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I need to compare two different files of the instance "File" in Java and want to do this with a fast hash function.

Idea: - Hashing the 20 first lines in File 1 - Hashing the 20 first lines in File 2 - Compare the two hashes and return true if those are equal.

I want to use the "fastest" hash function ever been implemented in Java. Which one would you choose?

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Sorry, but this is just a horrible idea. It would be trivial to produce collisions, regardless of what hash function you used. Might as well take the first 10 characters of a file for its "hash". –  bdares Apr 12 '11 at 8:52
    
what do you know about the files you'll be comparing? One of the very first you can do is use the file size as part of your hash. Out of the tens of thousands (or hundreds of thousands of more) files on your filesystem, there's a very, very low percentage of two files that do have the same filesize... –  SyntaxT3rr0r Apr 12 '11 at 9:16

2 Answers 2

up vote 17 down vote accepted

If you want speed, do not hash! Especially not a cryptographic hash like MD5. These hashes are designed to be impossible to reverse, not fast to calculate. What you should use is a Checksum - see java.util.zip.Checksum and its two concrete implementations. Adler32 is extremely fast to compute.

Any method based on checksums or hashes is vulnerable to collisions, but you can minimise the risk by using two different methods in the way RSYNC does.

The algorithm is basically:

  • Check file sizes are equal
  • Break the files into chunks of size N bytes
  • Compute checksum on each pair of matching blocks and compare. Any differences prove files are not the same.

This allows for early detection of a difference. You can improve it by computing two checksums at once with different algorithms, or different block sizes.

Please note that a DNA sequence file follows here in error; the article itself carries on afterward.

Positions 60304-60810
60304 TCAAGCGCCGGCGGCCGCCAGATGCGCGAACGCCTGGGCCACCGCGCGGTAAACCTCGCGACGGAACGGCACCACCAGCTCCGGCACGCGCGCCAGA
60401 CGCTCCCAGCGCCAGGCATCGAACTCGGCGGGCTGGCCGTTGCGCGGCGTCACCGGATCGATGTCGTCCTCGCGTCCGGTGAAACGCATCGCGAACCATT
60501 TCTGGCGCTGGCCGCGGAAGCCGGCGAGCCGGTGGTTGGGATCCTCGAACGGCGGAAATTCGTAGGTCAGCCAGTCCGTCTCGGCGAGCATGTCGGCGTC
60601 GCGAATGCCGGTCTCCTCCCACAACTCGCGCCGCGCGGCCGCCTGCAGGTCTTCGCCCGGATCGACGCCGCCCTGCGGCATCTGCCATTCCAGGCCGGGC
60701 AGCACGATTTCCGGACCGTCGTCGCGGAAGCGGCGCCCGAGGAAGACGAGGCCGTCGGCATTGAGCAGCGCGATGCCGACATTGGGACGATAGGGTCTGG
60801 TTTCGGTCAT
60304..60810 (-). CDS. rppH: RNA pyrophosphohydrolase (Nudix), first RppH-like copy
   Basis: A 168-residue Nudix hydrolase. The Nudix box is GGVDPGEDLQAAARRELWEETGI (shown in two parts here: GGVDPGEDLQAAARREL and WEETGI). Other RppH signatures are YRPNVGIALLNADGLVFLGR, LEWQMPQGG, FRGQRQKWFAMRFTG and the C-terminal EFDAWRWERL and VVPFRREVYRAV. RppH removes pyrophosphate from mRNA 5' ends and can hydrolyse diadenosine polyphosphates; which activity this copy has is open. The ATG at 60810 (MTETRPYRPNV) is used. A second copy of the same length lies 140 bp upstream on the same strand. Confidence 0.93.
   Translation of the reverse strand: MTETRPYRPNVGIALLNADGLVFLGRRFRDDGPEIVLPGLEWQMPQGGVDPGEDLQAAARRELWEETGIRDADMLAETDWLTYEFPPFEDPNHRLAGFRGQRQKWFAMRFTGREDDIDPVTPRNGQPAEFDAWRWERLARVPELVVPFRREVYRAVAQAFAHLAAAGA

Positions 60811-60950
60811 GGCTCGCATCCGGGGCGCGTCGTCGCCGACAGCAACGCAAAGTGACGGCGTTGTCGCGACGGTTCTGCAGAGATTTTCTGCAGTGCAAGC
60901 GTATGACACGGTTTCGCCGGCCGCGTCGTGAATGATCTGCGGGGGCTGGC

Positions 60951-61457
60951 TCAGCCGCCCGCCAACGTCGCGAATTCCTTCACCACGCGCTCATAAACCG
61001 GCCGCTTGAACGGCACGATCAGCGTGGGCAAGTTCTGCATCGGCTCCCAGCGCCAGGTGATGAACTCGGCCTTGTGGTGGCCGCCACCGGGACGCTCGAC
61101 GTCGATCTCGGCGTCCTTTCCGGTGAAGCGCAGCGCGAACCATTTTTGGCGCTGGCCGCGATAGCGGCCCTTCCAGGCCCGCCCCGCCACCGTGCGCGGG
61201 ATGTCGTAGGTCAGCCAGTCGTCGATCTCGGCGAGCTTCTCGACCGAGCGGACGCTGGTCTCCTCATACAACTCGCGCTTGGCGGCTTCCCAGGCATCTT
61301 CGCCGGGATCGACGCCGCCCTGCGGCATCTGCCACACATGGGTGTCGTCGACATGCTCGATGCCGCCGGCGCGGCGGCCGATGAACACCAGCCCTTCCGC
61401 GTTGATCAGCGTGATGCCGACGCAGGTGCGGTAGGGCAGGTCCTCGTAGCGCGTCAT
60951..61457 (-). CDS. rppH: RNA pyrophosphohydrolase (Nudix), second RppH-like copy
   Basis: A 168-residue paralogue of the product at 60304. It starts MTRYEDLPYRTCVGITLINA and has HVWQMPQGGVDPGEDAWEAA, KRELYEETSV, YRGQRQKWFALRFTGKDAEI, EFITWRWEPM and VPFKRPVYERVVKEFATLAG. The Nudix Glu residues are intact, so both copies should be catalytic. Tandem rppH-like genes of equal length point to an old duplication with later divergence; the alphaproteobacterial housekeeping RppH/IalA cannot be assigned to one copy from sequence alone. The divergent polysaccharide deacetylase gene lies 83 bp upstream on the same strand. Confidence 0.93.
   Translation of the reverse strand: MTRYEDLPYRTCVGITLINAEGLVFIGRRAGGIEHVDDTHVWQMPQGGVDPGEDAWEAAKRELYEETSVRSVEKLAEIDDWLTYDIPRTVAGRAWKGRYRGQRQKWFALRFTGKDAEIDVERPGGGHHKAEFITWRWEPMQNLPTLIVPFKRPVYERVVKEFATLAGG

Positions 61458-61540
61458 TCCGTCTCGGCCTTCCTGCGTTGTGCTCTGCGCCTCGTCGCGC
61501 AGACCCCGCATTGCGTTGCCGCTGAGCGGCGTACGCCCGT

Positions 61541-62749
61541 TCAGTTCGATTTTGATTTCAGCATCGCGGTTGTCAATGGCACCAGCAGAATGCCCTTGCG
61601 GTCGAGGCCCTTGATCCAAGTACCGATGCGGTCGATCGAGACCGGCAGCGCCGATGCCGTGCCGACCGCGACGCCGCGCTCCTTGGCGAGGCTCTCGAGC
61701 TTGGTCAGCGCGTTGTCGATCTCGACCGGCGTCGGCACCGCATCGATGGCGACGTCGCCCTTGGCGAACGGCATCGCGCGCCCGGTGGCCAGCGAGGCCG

More bits in the result mean less chance of a collision, but as soon as you go over 64 bits you are outside what Java (and the computer's CPU) can handle natively and hence get slow, so FNV-1024 is less likely to give you a false negative but is much slower.

If it is all about speed, just use Adler32 and accept that very rarely a difference will not be detected. It really is rare. Checksums like these are used to ensure the internet can spot transmission errors, and how often do you get the wrong data turning up?

It it is all about accuracy really, you will have to compare every byte. Nothing else will work.

If you can compromise between speed and accuracy, there is a wealth of options out there.

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If you're comparing two files at the same time on the same system there's no need to hash both of them. Just compare the bytes in both files are equal as you read both. If you're looking to compare them at different times or they're in different places then MD5 would be both fast and adequate. There's not much reason to need a faster one unless you're dealing with really large files. Even my laptop can hash hundreds of megabytes per second.

You also need to hash the whole file if you want to verify they're identical. Otherwise you might as well just check the size and last modified time if you want a really quick check. You could also check the beginning and end of the file if they're just really large and you trust that the middle won't be changing. If you're not dealing with hundreds of megabytes though, you may as well check every byte of each file.

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I need to compare those files both at different time and places so I guess hashing is the best choice here. I was thinking of MD5 but wanted to do some research if there were any faster. Thanks for your answer! –  carloscloud Apr 12 '11 at 9:05
    
Ah, ok. Yeah, MD5 is likely going to be fine. If you are really dealing with large files there is this Fast MD5 Implementation in Java. –  WhiteFang34 Apr 12 '11 at 9:11

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